Broiler-chicken facilities tend to be extremely overcrowded, with tens of thousands of birds crammed into a single closed broiler house. Each chicken is given less than a square foot of space, so hardly any floor is actually visible. The birds are unable to roam, to scratch, or, indeed, to avoid each other at all. Their instinct to live in a hierarchical community is thwarted, and social tension results. Chickens living in these stressful conditions will peck and fight with each other, which has led chicken producers to the “solution” of debeaking chicks shortly after they hatch in order to minimize damage. This debeaking process, like much else in factory farming, is run assembly-line fashion, without anesthesia; the chicks are placed beak-first into an apparatus that quickly cuts the tips off the beaks with a hot blade.

It is impossible, in such an atmosphere, to maintain health and cleanliness. The chickens’ excretions pile up, and the resulting ammonia fumes become so strong that they burn the birds’ eyes, and blindness results. Reports from observers say that birds with “ammonia burn” rub their eyes with their wings and emit cries of pain. Other health problems include the proliferation of Salmonella bacteria, which can remain on the slaughtered birds and so frequently cause threats to human health that special chicken-meat handling practices are invariably recommended by health authorities.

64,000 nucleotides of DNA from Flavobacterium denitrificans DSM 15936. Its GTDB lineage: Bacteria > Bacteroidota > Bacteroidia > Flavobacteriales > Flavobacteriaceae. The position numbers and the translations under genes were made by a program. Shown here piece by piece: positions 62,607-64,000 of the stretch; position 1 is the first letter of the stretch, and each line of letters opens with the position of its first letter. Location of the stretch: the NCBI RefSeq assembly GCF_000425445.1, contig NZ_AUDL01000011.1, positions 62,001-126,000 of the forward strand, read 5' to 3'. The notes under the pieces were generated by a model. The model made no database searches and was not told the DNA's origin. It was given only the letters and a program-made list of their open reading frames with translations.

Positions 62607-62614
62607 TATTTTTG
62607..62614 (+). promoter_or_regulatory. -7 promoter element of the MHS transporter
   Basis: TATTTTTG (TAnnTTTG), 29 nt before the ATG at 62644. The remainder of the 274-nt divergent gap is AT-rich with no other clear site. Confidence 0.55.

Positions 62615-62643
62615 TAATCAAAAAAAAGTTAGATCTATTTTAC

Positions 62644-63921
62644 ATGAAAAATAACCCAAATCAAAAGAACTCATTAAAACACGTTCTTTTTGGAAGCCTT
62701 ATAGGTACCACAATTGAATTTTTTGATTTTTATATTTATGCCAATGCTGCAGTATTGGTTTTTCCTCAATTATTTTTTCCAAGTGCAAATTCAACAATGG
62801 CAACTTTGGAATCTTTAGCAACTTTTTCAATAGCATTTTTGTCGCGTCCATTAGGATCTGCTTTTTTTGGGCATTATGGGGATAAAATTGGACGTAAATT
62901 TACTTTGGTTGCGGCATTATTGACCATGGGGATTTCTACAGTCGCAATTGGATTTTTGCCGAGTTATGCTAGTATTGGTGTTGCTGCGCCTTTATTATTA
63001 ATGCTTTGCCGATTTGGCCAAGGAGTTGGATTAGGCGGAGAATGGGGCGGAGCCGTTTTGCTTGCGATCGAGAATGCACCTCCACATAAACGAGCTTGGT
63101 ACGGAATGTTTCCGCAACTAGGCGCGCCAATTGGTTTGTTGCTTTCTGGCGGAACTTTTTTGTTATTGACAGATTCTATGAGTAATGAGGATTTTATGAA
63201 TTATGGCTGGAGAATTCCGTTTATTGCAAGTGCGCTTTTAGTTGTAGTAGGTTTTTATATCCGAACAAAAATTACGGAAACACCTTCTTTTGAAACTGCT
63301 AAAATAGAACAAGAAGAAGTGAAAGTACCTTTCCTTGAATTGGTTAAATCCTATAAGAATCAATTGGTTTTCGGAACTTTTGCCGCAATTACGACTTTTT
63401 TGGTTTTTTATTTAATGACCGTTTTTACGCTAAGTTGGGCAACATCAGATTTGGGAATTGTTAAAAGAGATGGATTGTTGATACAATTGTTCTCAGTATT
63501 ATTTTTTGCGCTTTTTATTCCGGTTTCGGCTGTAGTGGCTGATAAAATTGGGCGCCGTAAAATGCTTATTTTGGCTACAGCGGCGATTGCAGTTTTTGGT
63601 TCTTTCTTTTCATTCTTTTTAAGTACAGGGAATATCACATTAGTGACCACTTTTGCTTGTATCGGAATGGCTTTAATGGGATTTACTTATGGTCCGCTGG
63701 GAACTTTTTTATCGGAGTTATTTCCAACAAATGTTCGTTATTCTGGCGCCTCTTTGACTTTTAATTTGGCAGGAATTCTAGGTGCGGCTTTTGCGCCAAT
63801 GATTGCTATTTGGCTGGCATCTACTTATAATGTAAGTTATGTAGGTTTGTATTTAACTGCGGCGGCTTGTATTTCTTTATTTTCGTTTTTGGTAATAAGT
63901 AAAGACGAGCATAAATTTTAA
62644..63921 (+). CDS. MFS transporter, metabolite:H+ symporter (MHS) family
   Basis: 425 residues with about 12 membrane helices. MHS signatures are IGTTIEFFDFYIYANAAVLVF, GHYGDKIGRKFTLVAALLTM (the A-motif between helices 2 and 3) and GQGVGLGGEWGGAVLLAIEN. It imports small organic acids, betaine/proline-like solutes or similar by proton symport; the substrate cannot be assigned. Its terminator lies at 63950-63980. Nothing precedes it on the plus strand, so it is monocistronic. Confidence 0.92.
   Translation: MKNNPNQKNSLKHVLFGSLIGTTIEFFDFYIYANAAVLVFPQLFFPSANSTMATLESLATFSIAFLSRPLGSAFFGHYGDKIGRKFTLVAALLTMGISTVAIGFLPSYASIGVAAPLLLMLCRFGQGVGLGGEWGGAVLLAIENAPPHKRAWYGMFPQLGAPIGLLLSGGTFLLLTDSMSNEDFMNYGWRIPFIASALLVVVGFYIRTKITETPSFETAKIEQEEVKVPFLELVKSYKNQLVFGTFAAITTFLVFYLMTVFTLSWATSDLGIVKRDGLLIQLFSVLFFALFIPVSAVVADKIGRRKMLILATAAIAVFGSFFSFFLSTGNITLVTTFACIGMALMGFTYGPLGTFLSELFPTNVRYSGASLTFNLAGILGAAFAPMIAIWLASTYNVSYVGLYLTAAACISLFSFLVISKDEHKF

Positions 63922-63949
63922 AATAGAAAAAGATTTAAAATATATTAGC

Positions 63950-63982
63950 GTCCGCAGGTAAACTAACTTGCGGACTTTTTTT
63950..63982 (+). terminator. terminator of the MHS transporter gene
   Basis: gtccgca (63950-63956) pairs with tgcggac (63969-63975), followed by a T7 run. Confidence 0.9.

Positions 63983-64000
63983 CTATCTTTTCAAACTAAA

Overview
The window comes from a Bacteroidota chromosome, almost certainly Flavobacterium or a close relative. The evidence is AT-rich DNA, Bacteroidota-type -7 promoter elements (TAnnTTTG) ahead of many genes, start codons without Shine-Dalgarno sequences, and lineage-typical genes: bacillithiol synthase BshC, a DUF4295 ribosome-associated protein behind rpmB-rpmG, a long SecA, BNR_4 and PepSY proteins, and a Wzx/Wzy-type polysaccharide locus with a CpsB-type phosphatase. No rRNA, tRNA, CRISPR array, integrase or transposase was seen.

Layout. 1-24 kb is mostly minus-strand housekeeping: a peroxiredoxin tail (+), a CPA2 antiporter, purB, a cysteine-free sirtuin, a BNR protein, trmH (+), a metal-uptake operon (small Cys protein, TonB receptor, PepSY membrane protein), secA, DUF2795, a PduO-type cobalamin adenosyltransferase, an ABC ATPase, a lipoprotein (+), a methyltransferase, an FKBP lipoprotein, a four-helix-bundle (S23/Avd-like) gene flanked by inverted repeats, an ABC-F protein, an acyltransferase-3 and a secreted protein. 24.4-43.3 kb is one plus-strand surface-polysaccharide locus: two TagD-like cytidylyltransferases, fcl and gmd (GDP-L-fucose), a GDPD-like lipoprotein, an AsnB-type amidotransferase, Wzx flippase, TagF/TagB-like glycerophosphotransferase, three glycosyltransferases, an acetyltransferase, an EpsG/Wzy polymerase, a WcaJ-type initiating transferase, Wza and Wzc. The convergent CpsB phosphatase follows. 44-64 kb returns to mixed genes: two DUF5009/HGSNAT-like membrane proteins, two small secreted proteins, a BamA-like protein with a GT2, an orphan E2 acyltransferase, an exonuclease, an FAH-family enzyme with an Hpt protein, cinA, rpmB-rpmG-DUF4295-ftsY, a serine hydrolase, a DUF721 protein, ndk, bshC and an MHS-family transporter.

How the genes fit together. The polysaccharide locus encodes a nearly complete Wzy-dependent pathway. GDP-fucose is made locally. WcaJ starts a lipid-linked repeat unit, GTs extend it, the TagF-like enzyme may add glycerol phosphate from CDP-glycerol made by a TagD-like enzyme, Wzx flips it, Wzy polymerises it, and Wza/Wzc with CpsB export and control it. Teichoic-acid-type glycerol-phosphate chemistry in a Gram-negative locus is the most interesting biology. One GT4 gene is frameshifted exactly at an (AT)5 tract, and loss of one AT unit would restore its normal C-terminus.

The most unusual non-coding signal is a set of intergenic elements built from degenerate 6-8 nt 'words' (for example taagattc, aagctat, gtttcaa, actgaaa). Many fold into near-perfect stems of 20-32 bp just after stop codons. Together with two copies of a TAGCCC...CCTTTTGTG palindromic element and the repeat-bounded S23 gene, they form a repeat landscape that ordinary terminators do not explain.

Once the chickens have attained slaughter weight, they are loaded into crowded trucks that offer no protection from extreme temperatures, and many birds die as they are shipped to processing facilities. The most efficient of these facilities kill some 8,400 birds per hour, the result of a high degree of automation. Machines run by humans automatically stun the birds, cut their throats, and scald and pluck them. First, human workers strap the live chickens into leg shackles on a moving rail, from which the birds hang upside-down as they move on to baths of electrified water, which stuns them. This is ostensibly for humane purposes, in order to render them insensible before their throats are cut, but some observers believe it is done merely to immobilize them to a degree sufficient to make further processing easier, not to desensitize them. The stunned birds move on to a mechanical blade that cuts their throats. After the chickens bleed out, they are plunged into a scalding bath that removes feathers. Unfortunately, this high-speed assembly-line process contains potential missteps. The voltage in the electrified bath may be too low, resulting in the rapid recovery of the chickens, who are then well aware of the throat-cutting machine as they approach it. The blade misses many chickens, so they consequently are boiled alive in the scalding bath.